Pakistan’s President Arif Alvi has sparked a constitutional crisis by claiming that he did not sign two crucial laws that would give more power to the state and the military to prosecute people for acts against national security.
The laws, namely the Official Secrets (Amendment) Bill, 2023, and the Pakistan Army (Amendment) Bill, 2023, were passed by both houses of Pakistan’s parliament in August before it was dissolved ahead of the general elections scheduled for October. However, they required the president’s assent to become effective, according to the Constitution.
On Sunday, Alvi took to social media platform X, formerly known as Twitter, to declare that he had refused to sign the bills and had instructed his staff to return them unsigned to the legislature within the stipulated time. He said he disagreed with the laws and asked for forgiveness from those who would be affected by them.
“As God is my witness, I did not sign Official Secrets Amendment Bill 2023 & Pakistan Army Amendment Bill 2023 as I disagreed with these laws,” Alvi wrote on X.
He also alleged that his staff had undermined his will and command and suggested that someone might have forged his signature.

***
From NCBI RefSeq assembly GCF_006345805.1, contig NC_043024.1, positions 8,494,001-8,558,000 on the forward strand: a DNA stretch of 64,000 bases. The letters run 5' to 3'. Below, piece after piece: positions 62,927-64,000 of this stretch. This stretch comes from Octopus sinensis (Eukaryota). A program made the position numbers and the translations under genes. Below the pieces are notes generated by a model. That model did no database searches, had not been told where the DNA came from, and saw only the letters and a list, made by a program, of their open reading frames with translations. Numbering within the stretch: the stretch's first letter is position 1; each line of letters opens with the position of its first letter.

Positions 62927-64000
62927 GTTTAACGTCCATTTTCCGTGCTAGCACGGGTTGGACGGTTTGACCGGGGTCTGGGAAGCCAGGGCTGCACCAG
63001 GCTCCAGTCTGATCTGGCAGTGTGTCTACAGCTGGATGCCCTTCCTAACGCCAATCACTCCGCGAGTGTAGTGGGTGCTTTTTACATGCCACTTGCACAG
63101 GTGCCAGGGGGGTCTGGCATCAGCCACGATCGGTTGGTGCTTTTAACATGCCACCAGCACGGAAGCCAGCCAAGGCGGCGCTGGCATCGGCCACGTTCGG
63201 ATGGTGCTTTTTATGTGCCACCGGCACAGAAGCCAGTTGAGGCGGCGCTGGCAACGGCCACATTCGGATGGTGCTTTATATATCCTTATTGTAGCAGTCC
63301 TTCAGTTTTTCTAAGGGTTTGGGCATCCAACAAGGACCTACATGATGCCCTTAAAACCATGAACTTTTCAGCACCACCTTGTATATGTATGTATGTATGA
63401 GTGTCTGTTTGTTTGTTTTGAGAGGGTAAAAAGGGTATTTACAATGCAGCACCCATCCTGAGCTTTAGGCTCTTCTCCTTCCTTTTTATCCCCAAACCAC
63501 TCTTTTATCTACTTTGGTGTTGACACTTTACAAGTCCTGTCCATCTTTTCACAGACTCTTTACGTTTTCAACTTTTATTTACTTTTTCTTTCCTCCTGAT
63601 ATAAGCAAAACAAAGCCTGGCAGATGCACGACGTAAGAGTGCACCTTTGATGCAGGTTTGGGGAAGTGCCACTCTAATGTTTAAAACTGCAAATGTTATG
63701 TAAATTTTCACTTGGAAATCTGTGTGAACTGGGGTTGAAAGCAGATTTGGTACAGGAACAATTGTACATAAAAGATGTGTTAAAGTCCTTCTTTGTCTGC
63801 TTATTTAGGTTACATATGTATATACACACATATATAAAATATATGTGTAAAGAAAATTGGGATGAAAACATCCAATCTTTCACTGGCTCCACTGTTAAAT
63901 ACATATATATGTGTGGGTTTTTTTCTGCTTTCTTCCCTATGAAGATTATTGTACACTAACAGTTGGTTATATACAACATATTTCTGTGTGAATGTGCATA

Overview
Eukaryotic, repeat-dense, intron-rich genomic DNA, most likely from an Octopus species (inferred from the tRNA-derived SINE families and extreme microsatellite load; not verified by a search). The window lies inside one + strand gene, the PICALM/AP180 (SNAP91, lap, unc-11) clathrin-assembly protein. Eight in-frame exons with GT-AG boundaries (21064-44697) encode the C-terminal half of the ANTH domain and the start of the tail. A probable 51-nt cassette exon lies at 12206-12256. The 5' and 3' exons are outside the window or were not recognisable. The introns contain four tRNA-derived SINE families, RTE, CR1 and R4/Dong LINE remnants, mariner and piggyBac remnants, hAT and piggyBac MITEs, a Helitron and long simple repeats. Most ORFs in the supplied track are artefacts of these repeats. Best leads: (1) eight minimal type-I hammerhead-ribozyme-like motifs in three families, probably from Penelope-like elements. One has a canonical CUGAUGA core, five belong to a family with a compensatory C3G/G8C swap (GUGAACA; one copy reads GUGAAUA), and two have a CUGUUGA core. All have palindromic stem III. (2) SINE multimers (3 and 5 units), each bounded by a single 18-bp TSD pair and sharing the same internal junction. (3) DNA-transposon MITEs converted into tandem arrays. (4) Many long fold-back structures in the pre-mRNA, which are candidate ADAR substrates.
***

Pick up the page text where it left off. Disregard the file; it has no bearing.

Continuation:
“However, I have found out today that my staff undermined my will and command… But I ask forgiveness from those who will be affected,” he said.
The Ministry of Law and Justice swiftly rebutted Alvi’s statement and accused him of violating the constitution and discrediting his own officials. The ministry said that the president had two options: either give assent to the bills or refer them back to the parliament with specific observations. It said that Alvi had done neither and that the bills had become law by default after 10 days of being presented to him.
“The President has two options: either give assent, or refer the matter to the parliament with specific observations,” the ministry said in a statement. “Such a course of action is against the letter and spirit of the constitution.”
The ministry also said that it had evidence that Alvi had signed the bills and that his comments on his personal social media account had no legal value.
“It is a matter of concern that the president has chosen to discredit his own officials. The president should take responsibility for his own actions,” it said.
The bills in question have been widely criticized by human rights groups, opposition parties and media outlets as an attempt to curb dissent and freedom of expression in Pakistan. They make it a criminal offense to reveal information detrimental to the security and interests of Pakistan or its armed forces. They also empower intelligence agencies to conduct raids and detain civilians even based on suspicion of legal breaches.